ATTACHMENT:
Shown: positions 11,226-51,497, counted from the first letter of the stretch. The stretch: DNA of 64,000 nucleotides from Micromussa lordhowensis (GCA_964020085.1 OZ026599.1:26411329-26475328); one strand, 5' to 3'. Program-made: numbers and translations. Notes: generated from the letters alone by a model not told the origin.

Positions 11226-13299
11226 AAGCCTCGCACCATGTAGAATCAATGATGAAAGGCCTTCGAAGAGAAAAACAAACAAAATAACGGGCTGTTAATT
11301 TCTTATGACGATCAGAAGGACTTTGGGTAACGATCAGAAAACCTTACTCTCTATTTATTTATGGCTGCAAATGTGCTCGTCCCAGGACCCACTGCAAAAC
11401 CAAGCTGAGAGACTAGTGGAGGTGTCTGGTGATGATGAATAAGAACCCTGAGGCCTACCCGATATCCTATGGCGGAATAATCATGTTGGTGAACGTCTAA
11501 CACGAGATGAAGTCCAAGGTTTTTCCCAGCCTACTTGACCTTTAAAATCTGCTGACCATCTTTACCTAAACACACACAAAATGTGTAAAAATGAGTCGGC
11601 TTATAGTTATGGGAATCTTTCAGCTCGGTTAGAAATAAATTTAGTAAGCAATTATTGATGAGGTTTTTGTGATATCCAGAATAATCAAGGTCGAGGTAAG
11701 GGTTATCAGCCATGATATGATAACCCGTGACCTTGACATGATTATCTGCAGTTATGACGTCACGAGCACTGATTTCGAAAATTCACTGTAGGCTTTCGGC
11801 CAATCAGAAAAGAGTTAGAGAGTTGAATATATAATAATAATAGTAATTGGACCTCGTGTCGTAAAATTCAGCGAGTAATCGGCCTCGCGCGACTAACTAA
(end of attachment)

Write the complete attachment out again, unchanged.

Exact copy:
Shown: positions 11,226-51,497, counted from the first letter of the stretch. The stretch: DNA of 64,000 nucleotides from Micromussa lordhowensis (GCA_964020085.1 OZ026599.1:26411329-26475328); one strand, 5' to 3'. Program-made: numbers and translations. Notes: generated from the letters alone by a model not told the origin.

Positions 11226-13299
11226 AAGCCTCGCACCATGTAGAATCAATGATGAAAGGCCTTCGAAGAGAAAAACAAACAAAATAACGGGCTGTTAATT
11301 TCTTATGACGATCAGAAGGACTTTGGGTAACGATCAGAAAACCTTACTCTCTATTTATTTATGGCTGCAAATGTGCTCGTCCCAGGACCCACTGCAAAAC
11401 CAAGCTGAGAGACTAGTGGAGGTGTCTGGTGATGATGAATAAGAACCCTGAGGCCTACCCGATATCCTATGGCGGAATAATCATGTTGGTGAACGTCTAA
11501 CACGAGATGAAGTCCAAGGTTTTTCCCAGCCTACTTGACCTTTAAAATCTGCTGACCATCTTTACCTAAACACACACAAAATGTGTAAAAATGAGTCGGC
11601 TTATAGTTATGGGAATCTTTCAGCTCGGTTAGAAATAAATTTAGTAAGCAATTATTGATGAGGTTTTTGTGATATCCAGAATAATCAAGGTCGAGGTAAG
11701 GGTTATCAGCCATGATATGATAACCCGTGACCTTGACATGATTATCTGCAGTTATGACGTCACGAGCACTGATTTCGAAAATTCACTGTAGGCTTTCGGC
11801 CAATCAGAAAAGAGTTAGAGAGTTGAATATATAATAATAATAGTAATTGGACCTCGTGTCGTAAAATTCAGCGAGTAATCGGCCTCGCGCGACTAACTAA